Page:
ANOTHER YEAR OF CANCELLED CRUISES? Norway extends Svalbard ban – except small day trips – until May 1; AECO faces bankruptcy; Canada and Alaska seasons already nixed


Photo of cruise in Fuglefjorden by Ilja Leo Lang / AECO.

Signs are increasingly bleak Svalbard will return to anything resembling a “normal” cruise ship season this year as the COVID-19 pandemic continues to mutate and spread, but tourism officials are hoping vaccines will allow at least some of the season to be salvaged for the smaller “expedition” vessels that made limited sailings here last summer.

The Norwegian government announced late last week it is extending a ban on nearly all Svalbard cruises, except for day trips on vessels with 30 or fewer total crew and passengers, until at least May 1. More ominously, Canada last week announced it is extending its cruise ship ban until 2022 (which effectively mean Alaska’s cruise season is cancelled as well) and multiple major cruise lines are cancelling 2021 itineraries and starting to promote their 2022 voyages.

The Port of Longyearbyen’s website still shows plenty of ships – including large vessels such as the Mein Schiff 3, which can carry 3,500 passengers and crew – scheduled to arrive during late spring and summer. But Ronny Brunvoll, director of Visit Svalbard, stated in an online interview, the outlook for the voyages by the large ships is not promising.

“I reckon there will be few, if any, of the bigger, so called conventional, cruise liners this season,” he wrote. “But of course they strive to open, and still operate with itineraries also here. But as far as we understand it, they will have to focus on shorter trips this summer, closer to their home ports.”

COVID-19 restrictions forced the cancellation of all cruises from the mainland to Svalbard last year until mid-July. The resumption of cruises proved short-lived as a COVID-19 outbreak aboard Hurtigruten’s Roald Amundsen, which erupted into a major scandal due to improper safety and reporting actions by crew and corporate officials, and other ships resulted in resumed shutdowns in Norway and elsewhere worldwide.

Norway’s original reopening plan allowed for vessels classified as “expedition” cruise ships carrying a total of fewer than 500 passengers and crew. After the Roald Amundsen outbreak, the government at the beginning of September imposed a 30-occupant limit for day trips only in Svalbard, with no passenger vessels allowed to travel to the archipelago. That policy was the one extended last week until May 1.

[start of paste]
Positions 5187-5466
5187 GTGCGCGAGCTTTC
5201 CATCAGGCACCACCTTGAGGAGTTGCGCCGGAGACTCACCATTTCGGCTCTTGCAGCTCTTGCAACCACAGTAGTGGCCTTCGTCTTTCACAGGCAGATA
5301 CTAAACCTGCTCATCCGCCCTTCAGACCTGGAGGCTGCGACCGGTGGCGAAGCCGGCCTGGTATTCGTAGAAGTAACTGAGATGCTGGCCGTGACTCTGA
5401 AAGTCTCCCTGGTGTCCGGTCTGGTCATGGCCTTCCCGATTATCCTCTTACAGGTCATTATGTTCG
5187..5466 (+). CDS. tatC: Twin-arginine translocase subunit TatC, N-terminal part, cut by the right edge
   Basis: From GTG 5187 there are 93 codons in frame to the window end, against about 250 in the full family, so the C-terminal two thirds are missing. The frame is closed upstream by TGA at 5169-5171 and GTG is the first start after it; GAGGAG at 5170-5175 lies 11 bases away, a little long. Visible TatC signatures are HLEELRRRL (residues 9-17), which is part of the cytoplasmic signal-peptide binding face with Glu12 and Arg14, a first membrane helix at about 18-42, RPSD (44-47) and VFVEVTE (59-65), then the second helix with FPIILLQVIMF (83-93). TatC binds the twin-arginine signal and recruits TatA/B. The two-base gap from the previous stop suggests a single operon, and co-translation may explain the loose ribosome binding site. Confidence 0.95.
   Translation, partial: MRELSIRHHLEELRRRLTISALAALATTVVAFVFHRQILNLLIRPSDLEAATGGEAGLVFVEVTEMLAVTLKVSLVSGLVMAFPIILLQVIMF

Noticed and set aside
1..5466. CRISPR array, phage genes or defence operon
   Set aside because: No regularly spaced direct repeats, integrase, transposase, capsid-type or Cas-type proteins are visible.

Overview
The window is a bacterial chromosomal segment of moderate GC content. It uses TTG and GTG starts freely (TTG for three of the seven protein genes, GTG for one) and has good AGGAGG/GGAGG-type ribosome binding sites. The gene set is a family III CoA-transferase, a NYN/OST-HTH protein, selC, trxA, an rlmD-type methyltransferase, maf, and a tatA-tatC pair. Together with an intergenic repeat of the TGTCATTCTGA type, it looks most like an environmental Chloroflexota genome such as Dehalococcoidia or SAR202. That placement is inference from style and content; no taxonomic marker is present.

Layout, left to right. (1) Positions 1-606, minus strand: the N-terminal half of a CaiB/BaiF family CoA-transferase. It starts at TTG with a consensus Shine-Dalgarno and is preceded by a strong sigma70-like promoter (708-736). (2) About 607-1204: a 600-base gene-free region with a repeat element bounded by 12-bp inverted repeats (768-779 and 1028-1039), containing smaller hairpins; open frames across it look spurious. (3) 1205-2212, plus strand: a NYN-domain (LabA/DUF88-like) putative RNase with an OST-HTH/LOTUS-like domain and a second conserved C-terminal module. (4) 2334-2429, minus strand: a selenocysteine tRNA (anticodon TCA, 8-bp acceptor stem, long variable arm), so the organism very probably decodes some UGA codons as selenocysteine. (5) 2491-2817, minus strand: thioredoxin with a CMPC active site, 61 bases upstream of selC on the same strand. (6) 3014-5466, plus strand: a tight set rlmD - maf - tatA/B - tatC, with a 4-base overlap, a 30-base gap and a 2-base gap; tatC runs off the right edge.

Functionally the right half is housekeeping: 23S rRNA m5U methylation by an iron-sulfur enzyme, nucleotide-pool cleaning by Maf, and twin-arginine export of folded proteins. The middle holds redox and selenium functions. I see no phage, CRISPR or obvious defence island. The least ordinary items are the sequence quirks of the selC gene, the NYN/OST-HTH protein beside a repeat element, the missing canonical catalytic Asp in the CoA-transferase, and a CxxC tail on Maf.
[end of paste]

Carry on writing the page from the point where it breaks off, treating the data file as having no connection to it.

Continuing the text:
Hopes for a decent winter/spring tourism season in Svalbard are taking a beating due to the Norwegian government’s recent mandate all people travelling to the archipelago must submit a negative COVID-19 test conducted within the previous 24 hours. But Brunvoll stated there is still hope the cruise season might be somewhat better than last year due, among other factors, to the availability of vaccines now being administered to Norway’s most-vulnerable groups.

“Regarding the expedition, or coastal, vessels, we still hope that it will be possible to save some of the season,” he wrote. “Hopefully from June onwards the vaccines will have a positive impact, as well as rising temperatures. I reckon (there will be) still some restrictions, but it will at least be possible to run operations with guests on board.”

However, that won’t be significant enough for the many local companies in dire situations who rely on overnight, rather than single-day, visitors for the majority of their income.

“For many local companies, cruise calls of both types are important for the overall revenue per year,” Brunvoll wrote. “But it sort of drowns in the depressing numbers of the decline in overnight stays. But it’s a double affect that is really really disastrous.”

The impact goes well beyond businesses and residents in Svalbard. Svalbardposten reported this week the Association of Arctic Expedition Cruise Operators (AECO) is facing bankruptcy because virtually all of its income is based on membership fees calculated according to the number of passengers carried.

Brunvoll told the newspaper the loss of the agency might have a major impact on the monitoring and modifications the industry has gone through in local waters in recent years.

“They have for many years contributed in several important areas,” he said. “Through strict rules they oblige the cruise companies to follow common and responsible standards, in line with strict environmental requirements. If AECO falls away, who then stands in for this organization and responsibility?”